One passage, in particular, really affected me. (I’m about to get super real with you all, so please forgive me.)
"As we pulled up to the orphanage, [he] told us to prepare ourselves. The first time he had visited the facilities and seen the children, he had stayed in his car and wept. Stepping out of the car, I was immediately surrounded by children, ranging from the age of two to ten, many wearing the same turquoise-colored tops. Earlier, I had learned that the orphanage also served as an elementary school: half of the children were local kids, while the other half were orphans. It was easy to distinguish between them. The orphans wore tattered shirts, dirt-stained jeans, and holed-up shoes. When the children flashed me their beaming smiles, I noticed many with enflamed, licorice-colored gums and rotting teeth. Other children had noticeable skin abrasions on their arms and faces in webbed patterns…
I was led into a nursery where the infants were kept. What immediately stood out was the lopsided ratio between children and workers. For every eight or nine infants, there was only one worker to meet their needs. I was saddened to think of how many of those children weren’t getting the stimulation they needed to develop. In addition, I was somewhat taken back by the heavy smells of urine, sweat, and dried feces that stung my nose and eyes. Looking down at my feet, I saw a dirty cot with ten infants almost stacked on each other, all swaddled in mangy blankets, some sleeping, others screaming. The nurse told me there was very little room left for the babies…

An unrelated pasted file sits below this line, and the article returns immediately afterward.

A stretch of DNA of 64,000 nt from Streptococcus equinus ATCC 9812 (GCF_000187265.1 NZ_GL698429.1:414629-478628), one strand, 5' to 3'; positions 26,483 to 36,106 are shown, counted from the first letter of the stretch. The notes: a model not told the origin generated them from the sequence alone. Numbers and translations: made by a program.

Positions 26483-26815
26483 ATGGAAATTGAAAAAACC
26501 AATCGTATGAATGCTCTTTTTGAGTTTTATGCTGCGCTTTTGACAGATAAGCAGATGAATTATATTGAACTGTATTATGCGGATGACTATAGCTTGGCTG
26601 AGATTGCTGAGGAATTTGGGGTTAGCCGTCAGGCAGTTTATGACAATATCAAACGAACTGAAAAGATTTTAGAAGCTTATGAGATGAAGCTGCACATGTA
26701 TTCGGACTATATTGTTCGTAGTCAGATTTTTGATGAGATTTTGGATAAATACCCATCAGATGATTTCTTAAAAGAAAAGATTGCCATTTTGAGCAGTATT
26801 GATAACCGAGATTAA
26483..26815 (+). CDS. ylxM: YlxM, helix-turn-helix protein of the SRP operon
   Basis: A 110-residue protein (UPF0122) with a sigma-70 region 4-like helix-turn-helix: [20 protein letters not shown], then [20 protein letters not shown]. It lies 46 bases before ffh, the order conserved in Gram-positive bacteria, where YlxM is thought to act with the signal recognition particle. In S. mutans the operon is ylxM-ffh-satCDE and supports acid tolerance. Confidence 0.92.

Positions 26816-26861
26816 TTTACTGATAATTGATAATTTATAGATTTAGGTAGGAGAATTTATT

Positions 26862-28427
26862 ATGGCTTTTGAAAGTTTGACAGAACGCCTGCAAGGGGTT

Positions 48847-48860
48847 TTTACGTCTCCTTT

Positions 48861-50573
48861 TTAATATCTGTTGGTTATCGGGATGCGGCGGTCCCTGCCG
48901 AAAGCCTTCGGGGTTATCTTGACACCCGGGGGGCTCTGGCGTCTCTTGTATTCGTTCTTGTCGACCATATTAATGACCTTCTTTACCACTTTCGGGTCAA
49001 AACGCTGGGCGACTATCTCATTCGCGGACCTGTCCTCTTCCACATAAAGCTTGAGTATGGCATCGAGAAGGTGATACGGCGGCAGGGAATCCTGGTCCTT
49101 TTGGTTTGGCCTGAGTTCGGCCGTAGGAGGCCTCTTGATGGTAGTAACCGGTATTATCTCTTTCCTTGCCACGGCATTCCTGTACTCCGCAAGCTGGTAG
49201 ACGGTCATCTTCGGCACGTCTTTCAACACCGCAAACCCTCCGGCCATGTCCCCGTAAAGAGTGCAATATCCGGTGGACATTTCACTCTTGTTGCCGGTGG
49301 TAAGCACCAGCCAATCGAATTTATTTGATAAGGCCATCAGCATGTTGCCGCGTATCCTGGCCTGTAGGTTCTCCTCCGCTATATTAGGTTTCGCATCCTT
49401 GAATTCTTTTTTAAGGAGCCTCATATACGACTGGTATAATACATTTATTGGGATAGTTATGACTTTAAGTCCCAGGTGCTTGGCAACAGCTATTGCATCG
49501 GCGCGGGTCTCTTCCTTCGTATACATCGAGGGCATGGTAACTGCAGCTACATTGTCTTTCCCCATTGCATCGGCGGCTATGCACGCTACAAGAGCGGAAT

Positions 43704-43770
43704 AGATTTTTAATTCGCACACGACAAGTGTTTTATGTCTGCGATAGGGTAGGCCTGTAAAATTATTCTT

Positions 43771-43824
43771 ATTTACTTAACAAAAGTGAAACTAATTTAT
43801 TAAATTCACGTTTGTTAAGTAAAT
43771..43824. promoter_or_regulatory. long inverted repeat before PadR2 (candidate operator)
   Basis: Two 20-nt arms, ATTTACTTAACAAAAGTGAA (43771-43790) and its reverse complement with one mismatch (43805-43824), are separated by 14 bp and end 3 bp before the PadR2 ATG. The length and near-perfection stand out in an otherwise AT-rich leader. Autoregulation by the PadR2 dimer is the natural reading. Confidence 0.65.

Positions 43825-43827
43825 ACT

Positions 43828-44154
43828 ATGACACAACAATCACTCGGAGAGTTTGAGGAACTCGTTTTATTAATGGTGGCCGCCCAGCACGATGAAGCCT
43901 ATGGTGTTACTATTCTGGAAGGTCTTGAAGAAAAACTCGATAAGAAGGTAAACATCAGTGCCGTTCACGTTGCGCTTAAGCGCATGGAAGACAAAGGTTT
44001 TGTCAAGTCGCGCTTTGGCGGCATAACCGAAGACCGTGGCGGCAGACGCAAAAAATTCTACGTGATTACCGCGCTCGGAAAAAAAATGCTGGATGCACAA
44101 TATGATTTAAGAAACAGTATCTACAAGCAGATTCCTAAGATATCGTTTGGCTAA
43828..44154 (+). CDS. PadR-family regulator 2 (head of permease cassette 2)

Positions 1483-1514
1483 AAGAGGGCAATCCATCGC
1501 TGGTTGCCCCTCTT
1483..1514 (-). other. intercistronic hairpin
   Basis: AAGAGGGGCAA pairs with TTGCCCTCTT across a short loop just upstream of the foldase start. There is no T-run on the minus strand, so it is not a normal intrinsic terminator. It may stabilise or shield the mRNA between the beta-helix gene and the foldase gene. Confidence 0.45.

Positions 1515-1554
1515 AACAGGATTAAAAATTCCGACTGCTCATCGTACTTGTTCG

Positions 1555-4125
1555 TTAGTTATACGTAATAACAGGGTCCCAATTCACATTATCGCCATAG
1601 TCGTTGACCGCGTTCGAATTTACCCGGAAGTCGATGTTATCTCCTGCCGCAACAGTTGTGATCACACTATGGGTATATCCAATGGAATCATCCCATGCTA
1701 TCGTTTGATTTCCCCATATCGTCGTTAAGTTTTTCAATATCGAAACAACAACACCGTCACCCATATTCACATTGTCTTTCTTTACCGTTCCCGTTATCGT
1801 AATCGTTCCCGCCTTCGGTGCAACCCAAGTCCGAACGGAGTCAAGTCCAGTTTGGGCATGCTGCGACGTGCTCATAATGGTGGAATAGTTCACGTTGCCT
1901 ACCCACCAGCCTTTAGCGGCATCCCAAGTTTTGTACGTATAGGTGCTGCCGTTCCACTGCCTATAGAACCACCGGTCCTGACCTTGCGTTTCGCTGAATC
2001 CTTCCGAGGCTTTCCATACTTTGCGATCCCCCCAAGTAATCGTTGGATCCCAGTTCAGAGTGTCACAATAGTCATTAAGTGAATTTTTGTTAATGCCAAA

I couldn’t help but conclude, This is not the way things were meant to be. This is not the world God created us for."
This book was published in 2008, before adoption from Ethiopia was as popular as it is now. I can only hope that conditions in orphanages have since improved. More people adopting means kids stay in orphanages shorter periods of time, and the orphanages are most likely getting more of the resources they need from agencies.
But still, this scenario is literally foreign to us in the US. That’s why it’s important to spread the word and continue to support adoption.
So, that’s exactly what I want you to do! Please post about Give1 on your blog, Facebook, or just like us! We'll take Tweets and Pins, too! When you do, please leave a comment on this post, and we’ll choose a commenter at random on Friday night. The lucky person will receive a copy of From Ashes to Africa. (And for the record, the rest of the book isn’t this heavy or sad. There is a happy ending.)
Click here to learn more about the Bottomly's journey or to buy your own copy of the book.